A layered shingle is an asphalt shingle that has a core of organic material (such as waste paper, cellulose, or wood fibers), saturated with asphalt and covered with solid granules. This type of shingle is less vulnerable to wind damage than fiberglass shingles, and it can be rated for Class 4 impact resistance. This means that it may be able to qualify you for a discount on your home insurance premium.

Wood roof shingles are popular for their appearance and durability. These shingles can provide an excellent look for homes with traditional or rustic style, and work well with steeper roofs. They are easy to install and can be a great alternative to more expensive cladding. However, they are prone to decay and need to be regularly treated with fungicide and protective chemicals. They are also porous, and therefore susceptible to rot, mold and mildew growth. While cedar shingles are more resistant to weather than other types, it is still important to treat them with fungicides and water repellants.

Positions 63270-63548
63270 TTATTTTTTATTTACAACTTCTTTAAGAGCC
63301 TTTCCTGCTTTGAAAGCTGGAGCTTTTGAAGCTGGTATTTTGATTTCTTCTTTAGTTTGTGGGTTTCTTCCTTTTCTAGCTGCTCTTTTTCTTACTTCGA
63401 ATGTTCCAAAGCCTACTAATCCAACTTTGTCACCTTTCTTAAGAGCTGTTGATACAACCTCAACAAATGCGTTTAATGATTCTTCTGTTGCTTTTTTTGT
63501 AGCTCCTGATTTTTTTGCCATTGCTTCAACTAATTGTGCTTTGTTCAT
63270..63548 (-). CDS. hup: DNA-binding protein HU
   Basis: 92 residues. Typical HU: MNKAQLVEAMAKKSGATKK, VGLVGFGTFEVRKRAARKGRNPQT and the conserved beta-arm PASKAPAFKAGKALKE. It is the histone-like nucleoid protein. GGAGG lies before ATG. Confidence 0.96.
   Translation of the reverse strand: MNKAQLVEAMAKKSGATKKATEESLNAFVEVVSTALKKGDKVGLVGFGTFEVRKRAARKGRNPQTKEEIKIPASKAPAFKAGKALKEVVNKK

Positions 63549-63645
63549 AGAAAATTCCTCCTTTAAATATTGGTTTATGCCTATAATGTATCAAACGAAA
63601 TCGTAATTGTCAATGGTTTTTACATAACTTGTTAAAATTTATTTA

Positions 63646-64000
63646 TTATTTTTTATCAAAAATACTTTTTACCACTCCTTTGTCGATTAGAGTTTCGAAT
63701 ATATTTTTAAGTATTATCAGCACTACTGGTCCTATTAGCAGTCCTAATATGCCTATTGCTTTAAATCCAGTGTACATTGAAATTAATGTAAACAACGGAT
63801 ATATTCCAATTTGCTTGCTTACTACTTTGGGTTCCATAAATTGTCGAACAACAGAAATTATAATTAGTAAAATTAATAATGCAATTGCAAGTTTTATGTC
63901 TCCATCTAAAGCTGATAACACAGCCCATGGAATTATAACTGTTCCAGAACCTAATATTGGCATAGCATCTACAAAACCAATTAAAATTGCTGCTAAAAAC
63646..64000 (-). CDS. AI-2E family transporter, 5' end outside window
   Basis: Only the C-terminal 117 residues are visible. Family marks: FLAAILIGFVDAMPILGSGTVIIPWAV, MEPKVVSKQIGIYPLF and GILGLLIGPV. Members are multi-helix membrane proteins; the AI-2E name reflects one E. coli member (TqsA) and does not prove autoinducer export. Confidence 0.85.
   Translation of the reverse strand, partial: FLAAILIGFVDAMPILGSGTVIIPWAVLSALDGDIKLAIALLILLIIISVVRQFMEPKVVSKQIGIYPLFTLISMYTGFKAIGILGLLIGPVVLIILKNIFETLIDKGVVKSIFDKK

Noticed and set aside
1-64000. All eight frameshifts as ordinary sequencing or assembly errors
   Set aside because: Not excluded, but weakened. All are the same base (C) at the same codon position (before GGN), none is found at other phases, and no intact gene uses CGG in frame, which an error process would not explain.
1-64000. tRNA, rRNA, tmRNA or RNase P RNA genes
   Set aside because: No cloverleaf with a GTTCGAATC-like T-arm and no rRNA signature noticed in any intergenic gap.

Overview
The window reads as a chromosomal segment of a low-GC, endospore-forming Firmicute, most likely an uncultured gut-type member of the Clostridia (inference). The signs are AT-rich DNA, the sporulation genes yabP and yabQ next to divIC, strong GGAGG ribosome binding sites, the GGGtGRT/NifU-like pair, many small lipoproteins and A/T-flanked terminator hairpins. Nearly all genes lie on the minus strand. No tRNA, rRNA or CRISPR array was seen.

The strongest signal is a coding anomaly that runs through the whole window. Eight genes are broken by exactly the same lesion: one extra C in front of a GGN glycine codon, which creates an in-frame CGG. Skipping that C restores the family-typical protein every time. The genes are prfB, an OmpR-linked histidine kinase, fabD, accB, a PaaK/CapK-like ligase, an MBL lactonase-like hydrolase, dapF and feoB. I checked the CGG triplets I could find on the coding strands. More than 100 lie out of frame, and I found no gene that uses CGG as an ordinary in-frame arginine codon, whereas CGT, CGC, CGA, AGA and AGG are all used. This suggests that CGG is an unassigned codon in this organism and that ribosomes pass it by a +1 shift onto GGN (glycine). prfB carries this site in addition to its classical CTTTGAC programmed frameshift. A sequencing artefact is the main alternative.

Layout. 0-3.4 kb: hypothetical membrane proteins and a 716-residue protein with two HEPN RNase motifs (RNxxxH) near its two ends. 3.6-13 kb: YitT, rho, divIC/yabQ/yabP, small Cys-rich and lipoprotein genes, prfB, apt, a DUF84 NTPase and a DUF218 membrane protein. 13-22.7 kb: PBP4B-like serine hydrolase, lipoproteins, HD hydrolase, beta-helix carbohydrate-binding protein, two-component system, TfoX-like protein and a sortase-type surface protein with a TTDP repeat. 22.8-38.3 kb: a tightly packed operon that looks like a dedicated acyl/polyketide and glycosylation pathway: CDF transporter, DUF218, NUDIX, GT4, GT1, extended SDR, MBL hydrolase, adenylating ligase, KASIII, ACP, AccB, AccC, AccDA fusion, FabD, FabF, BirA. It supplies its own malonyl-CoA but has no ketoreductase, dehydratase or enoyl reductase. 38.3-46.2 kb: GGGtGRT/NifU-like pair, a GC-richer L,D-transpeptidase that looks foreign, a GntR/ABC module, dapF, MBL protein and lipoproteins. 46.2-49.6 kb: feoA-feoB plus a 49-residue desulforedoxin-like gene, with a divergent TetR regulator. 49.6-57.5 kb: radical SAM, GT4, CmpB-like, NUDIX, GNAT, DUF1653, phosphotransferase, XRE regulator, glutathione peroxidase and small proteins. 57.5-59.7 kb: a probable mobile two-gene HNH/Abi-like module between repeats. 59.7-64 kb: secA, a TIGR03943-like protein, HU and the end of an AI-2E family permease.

While shakes are raw split pieces of wood, shingles are shaped (profiled or dressed). These shaped pieces allow rain, snow and ice to roll downward easily, but do not trap moisture or allow moss to grow. Wood shingles also offer a more uniform appearance and are usually cut with an even thickness for consistency.

There are three different types of wood shingle: handsplit and resawn, tapersawn and slash grain. Handsplit and resawn are sawn on the back and have a natural, rustic appearance. Tapersawn is sawn on both sides for a tailored look and heavier shadowline than a shake. Slash grain is cut at an angle to the tree rings and is the most likely to distort over time.